The Governor of the Bank of England, Mark Carney. Photo: Getty
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To avoid squeezed households struggling, we must beware of premature interest rate rises

Households may struggle unnecessarily from premature interest rate rises if we continue to rely on the current key indicator of income growth.

Thursday’s interest rate announcement from the Monetary Policy Committee is unlikely to generate many headlines. “Bank does nothing for 65th month straight” is hardly a circulation-booster, even during silly season. But we can expect plenty of speculation alongside the announcement that the consensus among MPC members on holding rates will have been broken for the first time since the summer of 2011.

We won’t know for certain until the minutes are published in a couple of weeks, but it is surely only a matter of time before such divisions become apparent. At some point rates must rise, but getting the timing and pace of change right will be an extremely difficult task. Differences of opinion are natural. After all, on the one hand the UK economy is expected to be the pace-setter among advanced economies over the course of 2014; yet on the other, average wages continue to fall in real terms.

Making the right call is made both more difficult and more important by the continued presence of a debt overhang built up during the pre-crisis years. This legacy means that, even with rates at an all-time low, almost one-in-five mortgagors say they’re struggling to meet their repayments. Small initial movements in the base rate might not have a material effect on these households, but if the trajectory is such that borrowing costs normalise before incomes do, then the potential for repayment difficulties is significant.

The MPC is of course alive to this danger: Mark Carney has stated that rates won’t rise until “jobs, incomes and spending [are] growing at sustainable rates”. Yet, in relation to the key indicator of income growth, the committee is let down by the statistics it relies on.

Our best measures of what is happening to household incomes are derived from large-scale government studies. Both the Family Resources Survey and the Living Costs and Food Survey provide directly-reported information and allow us to understand patterns across the income distribution – an important distinction given that problem debt is particularly concentrated among those with low and modest incomes. Yet these surveys are annual and take time to report, thereby lacking the timeliness required to inform the MPC’s real-time decision making.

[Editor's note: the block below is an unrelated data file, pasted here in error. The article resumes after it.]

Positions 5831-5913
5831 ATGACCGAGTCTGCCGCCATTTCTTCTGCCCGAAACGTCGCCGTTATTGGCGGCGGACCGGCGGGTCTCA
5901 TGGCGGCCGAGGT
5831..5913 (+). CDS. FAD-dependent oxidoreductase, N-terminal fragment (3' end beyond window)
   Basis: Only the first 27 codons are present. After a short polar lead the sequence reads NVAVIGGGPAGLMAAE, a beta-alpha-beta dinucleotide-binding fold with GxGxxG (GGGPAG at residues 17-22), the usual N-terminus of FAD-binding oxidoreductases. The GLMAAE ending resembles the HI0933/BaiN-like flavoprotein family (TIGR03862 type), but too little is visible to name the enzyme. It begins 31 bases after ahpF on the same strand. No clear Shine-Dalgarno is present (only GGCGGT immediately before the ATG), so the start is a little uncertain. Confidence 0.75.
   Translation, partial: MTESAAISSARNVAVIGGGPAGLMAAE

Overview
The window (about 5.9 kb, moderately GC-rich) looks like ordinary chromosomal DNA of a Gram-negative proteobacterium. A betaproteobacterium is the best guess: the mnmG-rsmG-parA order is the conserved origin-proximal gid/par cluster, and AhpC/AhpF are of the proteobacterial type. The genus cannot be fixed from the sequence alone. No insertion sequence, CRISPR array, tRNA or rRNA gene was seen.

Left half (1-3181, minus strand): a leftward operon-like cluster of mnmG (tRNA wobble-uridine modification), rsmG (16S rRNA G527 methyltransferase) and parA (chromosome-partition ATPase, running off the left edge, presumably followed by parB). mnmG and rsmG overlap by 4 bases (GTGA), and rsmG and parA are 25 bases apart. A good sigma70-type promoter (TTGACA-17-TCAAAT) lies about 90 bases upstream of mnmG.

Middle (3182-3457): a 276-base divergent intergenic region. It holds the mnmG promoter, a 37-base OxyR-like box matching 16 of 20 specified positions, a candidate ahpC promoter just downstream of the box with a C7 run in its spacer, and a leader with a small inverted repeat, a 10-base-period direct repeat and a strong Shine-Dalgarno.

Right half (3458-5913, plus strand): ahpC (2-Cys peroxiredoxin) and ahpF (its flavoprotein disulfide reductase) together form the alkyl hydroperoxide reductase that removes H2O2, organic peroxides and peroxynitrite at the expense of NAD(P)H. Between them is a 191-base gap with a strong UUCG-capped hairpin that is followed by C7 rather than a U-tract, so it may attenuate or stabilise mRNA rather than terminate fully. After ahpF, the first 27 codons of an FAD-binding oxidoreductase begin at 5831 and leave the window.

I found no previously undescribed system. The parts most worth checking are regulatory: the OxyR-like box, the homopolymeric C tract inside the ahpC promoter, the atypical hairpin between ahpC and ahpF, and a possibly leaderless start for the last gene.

Unfortunately, the timely measure that the Bank instead relies on – Real Household Disposable Income – is not fit for purpose. It doesn’t just measure household income, but universities, charities and trade unions too. And it is deflated using a national accounts measure that has little to do with the actual spending patterns of households. As a result, the chart shows that RHDI per capita has consistently overstated income growth over the past 15 years or so: rising more sharply than the survey data in the pre-crisis years and falling less starkly in the subsequent period.

The cumulative difference in income growth between 1998 and 2013 as measured by the FRS median and the RHDI per capita is almost 9 percentage points. That’s equivalent to around £1,700. In debt terms, that’s the same as the extra annual repayment cost on a £150,000 mortgage following a 1.7 percentage point increase in the interest rate.

(Click on the graph to enlarge)

The difficult path that the MPC must steer means that such differences matter. That’s why, alongside a range of recommendations for how we can better prepare for the interest rate rise when it comes, we’ve called on the Bank to work with the ONS to fix its malfunctioning dashboard.

Debates within the MPC in the coming months will be a welcome sign that at least some aspects of the economy are improving. But those discussions must be informed by data that provides the best sense possible of what is really happening in our economy. Pushing too hard on interest rates as a result of misleading data risks generating headlines of the wrong sort.

Matthew Whittaker is chief economist at the Resolution Foundation

Matthew Whittaker is senior economist at the Resolution Foundation

Photo: Getty
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The rise of the green mayor – Sadiq Khan and the politics of clean energy